The Brookfield Little League 12-Under all-star softball team has reached the state championship game. Team members are (from left) McKenna Toland, Amanda Krueger, Cam Fox, Alyssa Norman, Quinley Costello, Amelia Pytel, Brailyn Naylor, Aurea Hilgenberg, Kate Hamilton, Bella Nasti, Sienna Giampietro and Hannah Buscemi. Elly Kowynia is not pictured. | Provided

Brookfield Little League 12-Under softball all-star pitcher Cam Fox and catcher Aurea Hilgenberg first became battery mates when they were 7 with coaching from Fox’s mother, Julie.

They and several teammates have continued to progress together.

“This is basically our team that we’ve always had. We’ve been with each other for years,” Hilgenberg said. “We have worked really hard to be a really good team. And we are a really good team.”

Brookfield played Evergreen Park for the state championship on July 18 in Burbank, after the Landmark’s print deadline, after beating defending state champion Beardstown 7-0 in the semifinals on July 17. Brookfield captured the District 9 championship by beating La Grange 7-1 on July 13.

Team members are Hannah Buscemi, Quinley Costello, Fox, Sienna Giampietro, Kate Hamilton, Hilgenberg, Elly Kowynia, Amanda Krueger, Bella Nasti, Brailyn Naylor, Alyssa Norman, Amelia Pytel and McKenna Toland. The manager is Lisa Hilgenberg-Buhle with coaches Kevin Krueger and Angelo Nasti.

“When they came in third in state last year, they set their expectations on winning state and playing on TV in the Central Region finals,” Hilgenberg-Buhle said. 

“This is a crew that feels like they’re never out of it. They feel like they’re in it to win it until the game is over. And a lot of these girls have been playing together since they were 6 or 7.” 

Last year, 11 of the same players helped Brookfield’s 12U team finish third at state with a 3-2 record in a double-elimination format of six-inning games.   

This year’s state tournament used two five-team pools with the top two finishers advancing to the semifinals. In this run, Brookfield is 8-0, going 4-0 to win its state pool after another 3-0 showing at the double-elimination districts. Evergreen Park, also undefeated so far at state, lost twice to Beardstown in last year’s state championship series.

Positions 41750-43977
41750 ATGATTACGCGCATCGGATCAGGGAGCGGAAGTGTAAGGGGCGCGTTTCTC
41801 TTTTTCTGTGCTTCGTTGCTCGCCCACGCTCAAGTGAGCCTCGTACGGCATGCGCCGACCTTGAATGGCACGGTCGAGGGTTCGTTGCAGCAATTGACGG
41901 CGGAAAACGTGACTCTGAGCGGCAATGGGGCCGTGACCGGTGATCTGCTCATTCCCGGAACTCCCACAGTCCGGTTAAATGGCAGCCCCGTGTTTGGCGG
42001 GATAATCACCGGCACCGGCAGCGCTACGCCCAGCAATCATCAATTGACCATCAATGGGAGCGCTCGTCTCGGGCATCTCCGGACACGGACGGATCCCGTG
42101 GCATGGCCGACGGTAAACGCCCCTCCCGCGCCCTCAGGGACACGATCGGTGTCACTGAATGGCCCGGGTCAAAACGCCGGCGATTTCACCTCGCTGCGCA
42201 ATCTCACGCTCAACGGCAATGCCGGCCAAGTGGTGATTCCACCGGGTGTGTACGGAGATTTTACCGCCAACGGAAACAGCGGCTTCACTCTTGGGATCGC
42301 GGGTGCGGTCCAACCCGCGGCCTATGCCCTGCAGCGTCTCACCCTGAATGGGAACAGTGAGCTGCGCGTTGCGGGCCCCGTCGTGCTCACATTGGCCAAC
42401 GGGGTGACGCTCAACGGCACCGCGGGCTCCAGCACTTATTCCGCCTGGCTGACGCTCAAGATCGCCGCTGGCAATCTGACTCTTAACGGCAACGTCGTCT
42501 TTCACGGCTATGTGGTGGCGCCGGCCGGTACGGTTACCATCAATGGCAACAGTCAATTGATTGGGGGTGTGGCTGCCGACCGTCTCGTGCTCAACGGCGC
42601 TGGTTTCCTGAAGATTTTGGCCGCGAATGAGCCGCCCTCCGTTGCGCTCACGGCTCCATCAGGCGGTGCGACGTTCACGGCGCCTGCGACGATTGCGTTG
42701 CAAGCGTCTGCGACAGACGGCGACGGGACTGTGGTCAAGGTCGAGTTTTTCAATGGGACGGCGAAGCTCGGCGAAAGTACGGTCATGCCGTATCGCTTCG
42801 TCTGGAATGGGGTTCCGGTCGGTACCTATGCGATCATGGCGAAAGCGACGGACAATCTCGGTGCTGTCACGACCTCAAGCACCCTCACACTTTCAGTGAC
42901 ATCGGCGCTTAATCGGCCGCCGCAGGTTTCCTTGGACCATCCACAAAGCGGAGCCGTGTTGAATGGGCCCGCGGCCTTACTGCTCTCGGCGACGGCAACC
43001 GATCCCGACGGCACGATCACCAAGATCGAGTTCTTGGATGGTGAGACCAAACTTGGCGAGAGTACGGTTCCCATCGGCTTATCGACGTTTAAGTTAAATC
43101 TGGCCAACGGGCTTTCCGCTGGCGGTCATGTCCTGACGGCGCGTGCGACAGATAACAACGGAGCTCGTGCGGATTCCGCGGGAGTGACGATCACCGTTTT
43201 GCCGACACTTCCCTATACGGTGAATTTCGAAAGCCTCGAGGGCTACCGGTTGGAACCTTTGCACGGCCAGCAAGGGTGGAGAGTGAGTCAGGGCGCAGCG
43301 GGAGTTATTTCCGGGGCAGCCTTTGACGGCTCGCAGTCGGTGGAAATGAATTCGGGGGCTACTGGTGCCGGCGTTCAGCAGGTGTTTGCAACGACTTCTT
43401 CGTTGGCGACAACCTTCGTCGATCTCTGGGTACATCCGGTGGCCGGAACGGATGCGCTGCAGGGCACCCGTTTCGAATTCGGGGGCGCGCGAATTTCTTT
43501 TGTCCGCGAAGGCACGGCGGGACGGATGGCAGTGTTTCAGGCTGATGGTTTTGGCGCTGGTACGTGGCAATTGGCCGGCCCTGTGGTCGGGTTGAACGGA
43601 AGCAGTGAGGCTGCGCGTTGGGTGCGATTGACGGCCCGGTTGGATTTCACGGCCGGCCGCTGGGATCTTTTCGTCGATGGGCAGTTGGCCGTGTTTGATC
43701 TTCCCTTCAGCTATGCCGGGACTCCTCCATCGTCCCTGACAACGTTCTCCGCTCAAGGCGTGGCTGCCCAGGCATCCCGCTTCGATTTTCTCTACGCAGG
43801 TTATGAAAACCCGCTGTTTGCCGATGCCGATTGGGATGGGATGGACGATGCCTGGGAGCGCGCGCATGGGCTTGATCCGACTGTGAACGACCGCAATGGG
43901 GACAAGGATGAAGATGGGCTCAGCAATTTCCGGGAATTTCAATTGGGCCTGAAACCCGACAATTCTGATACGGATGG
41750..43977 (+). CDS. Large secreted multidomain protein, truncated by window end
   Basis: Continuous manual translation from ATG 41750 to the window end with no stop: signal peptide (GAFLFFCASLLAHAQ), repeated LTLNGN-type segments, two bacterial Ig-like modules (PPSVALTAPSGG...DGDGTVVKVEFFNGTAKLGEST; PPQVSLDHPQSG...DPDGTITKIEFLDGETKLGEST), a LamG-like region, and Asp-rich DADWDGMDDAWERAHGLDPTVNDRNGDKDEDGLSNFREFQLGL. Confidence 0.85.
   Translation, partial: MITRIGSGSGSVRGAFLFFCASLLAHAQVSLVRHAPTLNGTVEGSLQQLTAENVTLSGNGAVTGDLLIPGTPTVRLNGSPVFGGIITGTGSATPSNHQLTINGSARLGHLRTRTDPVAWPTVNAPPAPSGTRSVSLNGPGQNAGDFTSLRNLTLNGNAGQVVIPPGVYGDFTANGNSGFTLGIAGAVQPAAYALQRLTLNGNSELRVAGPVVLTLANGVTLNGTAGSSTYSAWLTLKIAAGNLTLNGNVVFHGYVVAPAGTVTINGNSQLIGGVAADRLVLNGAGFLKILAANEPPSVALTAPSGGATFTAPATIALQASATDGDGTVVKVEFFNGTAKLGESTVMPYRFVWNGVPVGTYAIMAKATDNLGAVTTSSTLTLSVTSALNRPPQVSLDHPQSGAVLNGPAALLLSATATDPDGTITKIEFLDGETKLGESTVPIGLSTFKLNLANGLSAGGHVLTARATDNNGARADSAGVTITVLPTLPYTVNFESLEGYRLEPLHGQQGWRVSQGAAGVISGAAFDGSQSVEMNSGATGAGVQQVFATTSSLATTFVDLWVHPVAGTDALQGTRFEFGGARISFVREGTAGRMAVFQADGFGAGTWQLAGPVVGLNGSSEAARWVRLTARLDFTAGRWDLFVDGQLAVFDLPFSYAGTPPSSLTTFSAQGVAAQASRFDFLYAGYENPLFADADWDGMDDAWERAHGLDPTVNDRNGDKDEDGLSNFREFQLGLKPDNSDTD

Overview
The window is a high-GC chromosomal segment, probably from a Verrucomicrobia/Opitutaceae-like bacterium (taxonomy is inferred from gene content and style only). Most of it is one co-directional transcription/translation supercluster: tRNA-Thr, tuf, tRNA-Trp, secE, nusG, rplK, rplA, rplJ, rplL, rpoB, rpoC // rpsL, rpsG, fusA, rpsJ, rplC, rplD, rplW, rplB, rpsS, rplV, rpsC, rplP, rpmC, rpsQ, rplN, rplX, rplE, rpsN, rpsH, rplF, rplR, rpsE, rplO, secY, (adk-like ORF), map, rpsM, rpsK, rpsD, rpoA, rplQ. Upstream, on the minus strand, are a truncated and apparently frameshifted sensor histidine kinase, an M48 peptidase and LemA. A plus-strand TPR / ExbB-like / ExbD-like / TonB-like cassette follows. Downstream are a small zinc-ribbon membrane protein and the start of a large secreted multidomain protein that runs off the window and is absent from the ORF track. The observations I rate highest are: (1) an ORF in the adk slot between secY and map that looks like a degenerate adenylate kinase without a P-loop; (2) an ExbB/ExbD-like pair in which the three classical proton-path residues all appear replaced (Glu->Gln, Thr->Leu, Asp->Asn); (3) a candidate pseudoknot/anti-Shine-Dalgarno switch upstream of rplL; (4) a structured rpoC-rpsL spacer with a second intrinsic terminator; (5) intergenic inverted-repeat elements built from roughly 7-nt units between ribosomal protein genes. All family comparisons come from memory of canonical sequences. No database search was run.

Brookfield reached the semifinals with pool wins over Rochelle 16-0 (3 innings) and Clear Ridge 10-3 on July 15 and Clarendon Hills 13-6 and Oglesby 11-0 (4 innings) on July 16. 

In the semifinals, Pytel pitched a complete-game two-hitter with 11 strikeouts and one walk. Pytel retired the first nine hitters in order. 

Hilgenberg had three hits and Hamilton and Pytel two apiece. 

Brookfield set the tone with three runs in the top of the first inning and moved ahead 5-0 in the third.

“[Pytel] had a fantastic day. She was pitching lights out. We had a lot of strong line drives, ground-ball hits that got them on base,” Kevin Krueger said. “They’ve been winning legitimate games playing against good teams and they’ve earned their spot [in the final].”

Fox pitched a gem in the regional clincher, a one-hitter with 13 strikeouts and three walks. LaGrange used an error and its one hit to score in the top of the first, but Brookfield scored twice in its half, once in the second and twice in the third to lead 5-1. Hilgenberg (double), Hamilton, Fox and Nasti each had two hits.

“It’s so much more [meaningful] when it’s this part of the game, the championship. I can do more [to help] and then we can just win it,” Fox said.

Brookfield had to be beaten by LaGrange twice thanks to winning their previous meeting 5-4 after trailing 4-0. In the bottom of the sixth, Giampietro tied the game with a home run and Fox delivered the walk-off run-scoring single.

Fox said she receives inspiration from her mother, who played softball at Illinois-Chicago; father Greg, who has coached baseball for years; and great grandmother Lorraine Bumgardner, once dubbed the Lou Gehrig of softball for her endless streak of games played.

Hilgenberg was excited that two of her inspirations were part of the regional celebration — grandpa Charlie and uncle Casey Schuenemann.

“I feel like when they come to my games, I play better almost because I want to show them how much I’ve improved from the last game or the last time,” Hilgenberg said.